Recent research from the National Association for Law Placement (NALP) reveals that attorneys of color account for 3.25% of the partners in the nation's major law firms and that women account for 15.04% of the partners in these firms. Although these numbers indicate that women and minorities are under-represented among partnership ranks at these firms, these figures also document a continuing, albeit small, increase from data compiled in 1998. Minorities are defined as including African-Americans, Asian/Pacific Islanders, American Indians, and Hispanics of any race. The presence of these attorneys in large law firms has been rising steadily since 1993 - the presence of women partners has risen from 12.27% to 15.04% in that time period, and the presence of minority partners has risen from 2.55% in 1993 to 3.25% in 1999.
These are among the findings of NALP's recent analyses of the 1999-2000 National Directory of Legal Employers, the annual compendium of legal employer data published by NALP. The 1999 Directory consisted primarily of large firm listings and included attorney demographic information for almost 103,000 partners, associates, staff attorneys and senior attorneys in about 655 firms nationwide.
The current data reveals that, nationally, women and minorities who hold positions as associates or staff/senior attorneys closely reflected their respective representation among recent law school graduates. A plurality of associates and staff/senior attorneys were women, while 12.06% were attorneys of color. Women and minorities were best represented among summer associates; 17.67% of summer associates were of color, while women accounted for almost 46% of summer associates, as illustrated in the attached table.
A parallel analysis of the 28 cities with the most individual law offices listed in the Directory revealed considerable variations of these measures. Among the largest of these cities, San Francisco was the most consistently high in representation of both women and minorities across all levels, with minorities accounting for 5.25% and women for 18.26% of partners reported. Among smaller cities, Austin, Texas and San Diego, California also reported a higher than average representation of women partners. Miami had the highest percentage of partners of color (19.31%) of all cities, and Denver had the highest percentage of women partners (21.54%).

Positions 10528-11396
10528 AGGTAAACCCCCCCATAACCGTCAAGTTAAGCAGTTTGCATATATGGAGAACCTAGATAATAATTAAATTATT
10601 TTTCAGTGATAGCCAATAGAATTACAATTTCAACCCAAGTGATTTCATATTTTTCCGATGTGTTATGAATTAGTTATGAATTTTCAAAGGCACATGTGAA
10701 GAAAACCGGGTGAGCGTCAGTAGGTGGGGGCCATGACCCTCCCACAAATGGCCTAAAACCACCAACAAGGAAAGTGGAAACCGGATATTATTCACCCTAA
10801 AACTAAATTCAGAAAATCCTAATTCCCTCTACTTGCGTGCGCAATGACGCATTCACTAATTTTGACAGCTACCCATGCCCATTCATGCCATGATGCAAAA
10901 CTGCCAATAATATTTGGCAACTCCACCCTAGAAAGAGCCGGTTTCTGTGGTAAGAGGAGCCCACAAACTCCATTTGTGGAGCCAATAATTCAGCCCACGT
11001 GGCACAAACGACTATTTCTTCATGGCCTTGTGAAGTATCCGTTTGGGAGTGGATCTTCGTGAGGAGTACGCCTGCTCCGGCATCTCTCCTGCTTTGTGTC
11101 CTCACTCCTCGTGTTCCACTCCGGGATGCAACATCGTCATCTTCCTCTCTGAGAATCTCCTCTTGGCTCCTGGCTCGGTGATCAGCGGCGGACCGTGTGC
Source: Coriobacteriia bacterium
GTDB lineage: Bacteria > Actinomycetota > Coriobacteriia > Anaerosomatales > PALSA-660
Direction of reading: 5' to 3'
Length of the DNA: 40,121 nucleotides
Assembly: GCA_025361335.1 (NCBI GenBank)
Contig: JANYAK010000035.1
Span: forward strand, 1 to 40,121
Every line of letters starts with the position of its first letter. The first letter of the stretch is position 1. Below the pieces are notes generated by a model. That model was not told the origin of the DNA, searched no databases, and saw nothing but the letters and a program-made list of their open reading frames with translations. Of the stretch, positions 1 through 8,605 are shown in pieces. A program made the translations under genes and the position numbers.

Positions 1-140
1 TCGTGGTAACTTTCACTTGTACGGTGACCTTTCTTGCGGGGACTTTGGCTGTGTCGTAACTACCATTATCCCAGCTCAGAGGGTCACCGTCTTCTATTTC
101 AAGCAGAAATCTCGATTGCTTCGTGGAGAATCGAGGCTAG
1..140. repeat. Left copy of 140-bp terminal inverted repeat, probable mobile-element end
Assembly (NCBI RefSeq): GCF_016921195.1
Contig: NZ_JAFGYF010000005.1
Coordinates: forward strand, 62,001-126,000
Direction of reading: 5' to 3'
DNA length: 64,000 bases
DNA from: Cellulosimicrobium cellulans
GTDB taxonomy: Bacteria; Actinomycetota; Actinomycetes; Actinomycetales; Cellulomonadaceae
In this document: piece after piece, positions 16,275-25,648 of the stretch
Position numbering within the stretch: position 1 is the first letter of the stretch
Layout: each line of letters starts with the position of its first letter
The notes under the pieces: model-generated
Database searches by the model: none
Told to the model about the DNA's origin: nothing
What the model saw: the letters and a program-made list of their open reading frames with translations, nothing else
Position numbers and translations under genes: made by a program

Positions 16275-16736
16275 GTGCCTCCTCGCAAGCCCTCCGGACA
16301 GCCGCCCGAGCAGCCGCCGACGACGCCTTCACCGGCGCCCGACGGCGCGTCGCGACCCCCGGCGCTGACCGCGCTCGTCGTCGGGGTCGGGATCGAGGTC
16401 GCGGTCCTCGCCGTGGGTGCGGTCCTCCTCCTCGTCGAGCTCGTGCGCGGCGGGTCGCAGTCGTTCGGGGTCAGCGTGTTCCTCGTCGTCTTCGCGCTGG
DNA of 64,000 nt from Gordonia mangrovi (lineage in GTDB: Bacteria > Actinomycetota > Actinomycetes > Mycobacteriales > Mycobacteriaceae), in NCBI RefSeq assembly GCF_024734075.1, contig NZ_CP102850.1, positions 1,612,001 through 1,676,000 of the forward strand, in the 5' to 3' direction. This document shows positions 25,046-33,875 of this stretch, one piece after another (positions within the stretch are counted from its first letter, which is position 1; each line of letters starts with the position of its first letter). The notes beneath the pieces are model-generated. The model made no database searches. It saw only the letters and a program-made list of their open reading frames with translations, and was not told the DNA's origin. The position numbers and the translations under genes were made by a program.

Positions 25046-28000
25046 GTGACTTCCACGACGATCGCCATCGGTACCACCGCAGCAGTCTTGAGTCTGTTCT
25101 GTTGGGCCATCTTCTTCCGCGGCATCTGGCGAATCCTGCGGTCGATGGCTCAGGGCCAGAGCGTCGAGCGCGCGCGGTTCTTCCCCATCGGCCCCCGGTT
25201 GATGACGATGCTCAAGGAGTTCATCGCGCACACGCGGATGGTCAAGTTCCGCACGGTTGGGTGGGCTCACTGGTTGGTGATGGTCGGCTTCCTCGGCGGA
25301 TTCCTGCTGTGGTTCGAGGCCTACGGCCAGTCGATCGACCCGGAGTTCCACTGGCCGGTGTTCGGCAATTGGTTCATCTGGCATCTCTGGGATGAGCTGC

Offices in Los Angeles, Menlo Park, Miami, Portland and San Francisco ranked highest on representation of minorities among associates, where representation was one in five or greater. Representation of women among associates was highest in Denver, Irvine, San Diego, San Francisco, and Seattle. Conversely, some cities, such as Charlotte, Cleveland, Columbus, Pittsburgh and Tampa were below average on both measures.
Miami's higher representation of minorities (most of whom are reported as Hispanic) was also reflected in figures for summer associates; summer associates of color accounted for 57.75% of those reported. Cities where more than half of summer associates were women included Boston, Cincinnati, Philadelphia, San Francisco and Seattle.
A similar analysis of six states with substantial Directory representation on a statewide basis also yielded interesting findings. Generally representation of women and minorities among partners, associates, and summer associates was below average. Firms in Michigan came closest to meeting or exceeding national averages.
Women and Attorneys of Color at Law Firms — 1999
Note: The associates category includes senior attorneys and staff
|Addtional Info:||About NALP: Founded in 1971 as the National Association for Law Placement, Inc.,® NALP — The Association for Legal Career Professionals — is dedicated to facilitating legal career counseling and planning, recruitment and retention, and the professional development of law students and lawyers. To contact NALP, call 202-835-1001.|